Melanoma Treatment

What are the symptoms of melanoma?

The first symptom of melanoma is often a change in a mole, or the appearance of a new mole that has ABCD characteristics. These ABCD rules can help you tell a normal mole from cancer. The ABCDE rules are:

  • Asymmetry. One half of the mole does not match the other half.

  • Border irregularity. The edges of the mole are ragged or irregular.

  • Color. The mole has different colors in it. It may be tan, brown, black, red, or other colors. Or it may have areas that appear to have lost color.

  • Diameter. The mole is bigger than 6 millimeters across, about the size of a pencil eraser. But some melanomas can be smaller.

  • Evolving. A mole changes in size, shape, or color.

Melanoma Diagnosis

Diagnosing melanoma starts with checking out a mole or other mark on your skin. Your health care provider will examine your skin with the ABCDE rules in mind. This means looking at:

  • Asymmetry. One half of the mole does not match the other half.

  • Border irregularity. The edges of the mole are ragged or irregular.

  • Color. The mole has different colors in it. It may be tan, brown, black, red, or other colors. Or it may have areas that appear to have lost color.

  • Diameter. The mole is bigger than 6 millimeters across, about the size of a pencil eraser. But some melanomas can be smaller.

  • Evolving. A mole changes in size, shape, or color.

Your health care provider will ask you about the mole. Tell him or her:

  • When you first noticed it

  • If it hurts or itches

  • If it oozes fluid or bleeds, or gets crusty

  • If it’s changed in size, color, or shape

Make sure to tell your health care provider if you’ve had skin cancer in the past. Also note whether anyone in your family has had skin cancer.

Getting a biopsy

A biopsy is a sample of tissue that’s taken to be checked in a lab. Your health care provider will likely take a biopsy of any mole or other skin mark that may look like cancer.

Types of biopsies

The different types of biopsies include the following:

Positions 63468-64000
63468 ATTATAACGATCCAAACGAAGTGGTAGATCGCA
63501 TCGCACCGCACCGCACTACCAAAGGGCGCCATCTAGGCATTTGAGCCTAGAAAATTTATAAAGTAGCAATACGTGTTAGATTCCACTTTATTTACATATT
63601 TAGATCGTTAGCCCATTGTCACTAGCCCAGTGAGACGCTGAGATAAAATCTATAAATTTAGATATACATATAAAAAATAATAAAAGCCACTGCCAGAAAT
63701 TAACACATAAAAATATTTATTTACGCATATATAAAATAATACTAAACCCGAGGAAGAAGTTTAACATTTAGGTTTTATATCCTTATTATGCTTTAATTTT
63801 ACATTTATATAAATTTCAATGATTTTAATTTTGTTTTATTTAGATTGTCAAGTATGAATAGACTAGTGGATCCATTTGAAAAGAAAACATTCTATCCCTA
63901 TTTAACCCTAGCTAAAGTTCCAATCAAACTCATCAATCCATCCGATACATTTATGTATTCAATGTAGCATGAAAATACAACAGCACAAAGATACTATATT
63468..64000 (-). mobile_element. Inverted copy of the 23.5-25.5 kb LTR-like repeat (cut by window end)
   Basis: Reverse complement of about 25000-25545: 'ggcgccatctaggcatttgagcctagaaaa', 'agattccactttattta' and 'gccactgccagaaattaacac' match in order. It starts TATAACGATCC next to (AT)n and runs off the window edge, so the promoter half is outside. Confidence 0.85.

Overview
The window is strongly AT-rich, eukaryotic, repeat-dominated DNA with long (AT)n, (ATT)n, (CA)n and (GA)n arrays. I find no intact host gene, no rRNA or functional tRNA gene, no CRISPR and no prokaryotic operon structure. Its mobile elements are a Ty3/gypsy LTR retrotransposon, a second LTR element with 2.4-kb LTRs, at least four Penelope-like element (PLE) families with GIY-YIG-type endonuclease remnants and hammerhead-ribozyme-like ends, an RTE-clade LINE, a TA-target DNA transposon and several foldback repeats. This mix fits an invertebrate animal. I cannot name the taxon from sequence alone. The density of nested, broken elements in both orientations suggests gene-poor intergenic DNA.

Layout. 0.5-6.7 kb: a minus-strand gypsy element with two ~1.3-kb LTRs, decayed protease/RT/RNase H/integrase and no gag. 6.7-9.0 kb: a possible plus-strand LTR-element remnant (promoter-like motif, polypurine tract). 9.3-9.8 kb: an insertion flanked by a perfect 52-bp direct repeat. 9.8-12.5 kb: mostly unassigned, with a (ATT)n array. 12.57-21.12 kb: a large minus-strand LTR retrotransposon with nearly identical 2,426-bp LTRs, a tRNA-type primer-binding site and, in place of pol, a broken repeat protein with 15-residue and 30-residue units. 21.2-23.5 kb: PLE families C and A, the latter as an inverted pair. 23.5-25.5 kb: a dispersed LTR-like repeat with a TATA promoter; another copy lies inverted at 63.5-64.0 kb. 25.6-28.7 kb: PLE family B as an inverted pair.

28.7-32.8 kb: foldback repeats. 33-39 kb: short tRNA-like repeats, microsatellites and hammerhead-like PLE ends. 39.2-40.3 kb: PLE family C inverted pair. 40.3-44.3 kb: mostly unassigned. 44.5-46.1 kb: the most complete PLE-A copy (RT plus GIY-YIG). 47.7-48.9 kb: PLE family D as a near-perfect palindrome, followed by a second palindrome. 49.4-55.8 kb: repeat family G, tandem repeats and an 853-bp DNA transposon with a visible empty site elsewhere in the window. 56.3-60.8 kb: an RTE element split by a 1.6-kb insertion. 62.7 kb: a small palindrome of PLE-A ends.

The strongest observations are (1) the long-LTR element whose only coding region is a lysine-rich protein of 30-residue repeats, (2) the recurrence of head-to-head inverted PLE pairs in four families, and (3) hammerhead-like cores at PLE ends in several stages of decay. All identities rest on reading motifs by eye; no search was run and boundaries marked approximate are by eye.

• Excisional biopsy. This type of biopsy is often used when a wider or deeper piece of the skin is needed. It’s done when a melanoma is suspected. The entire mole and part of the surrounding skin is removed. First, a local anesthetic is used to numb the area. Using a surgical knife (scalpel), a full thickness wedge of skin is removed. The wound is closed with surgical thread (sutures), staples, steri-strips, or surgical glue. This depends on the size and location of the incision.

  • Incisional biopsy. This procedure is the same as an excisional biopsy. But only part of the mole or mark is removed.

  • Punch biopsy. This type uses a special tool to take a deep sample of skin. The tool removes a short cylinder of tissue, like an apple core. First, a local anesthetic is used to numb the area. The punch tool is turned on the surface of the skin until it cuts through all the layers of skin. This includes the dermis, epidermis, and the most superficial parts of the subcutis (fat). The biopsy sample is removed and the edges of the wound are then stitched together.

  • Shave biopsy. This type of biopsy removes the top layers of skin. They are shaved off with a scalpel. Shave biopsies are done with a local anesthetic. This method may be used on a mole if the chance if melanoma is very low. This method is not usually used if melanoma is suspected.

Lab tests of your biopsy sample

A biopsy sample is sent to a lab, where a doctor called a pathologist looks at them under a microscope. He or she may do other tests on them to see if they contain melanoma cells.

If melanoma is found, the pathologist will look at certain features of the melanoma. These include the thickness of the melanoma and the portion of cells that are actively dividing (mitotic rate). These can help determine the extent (stage) of the melanoma. The stage of melanoma helps determine treatment options.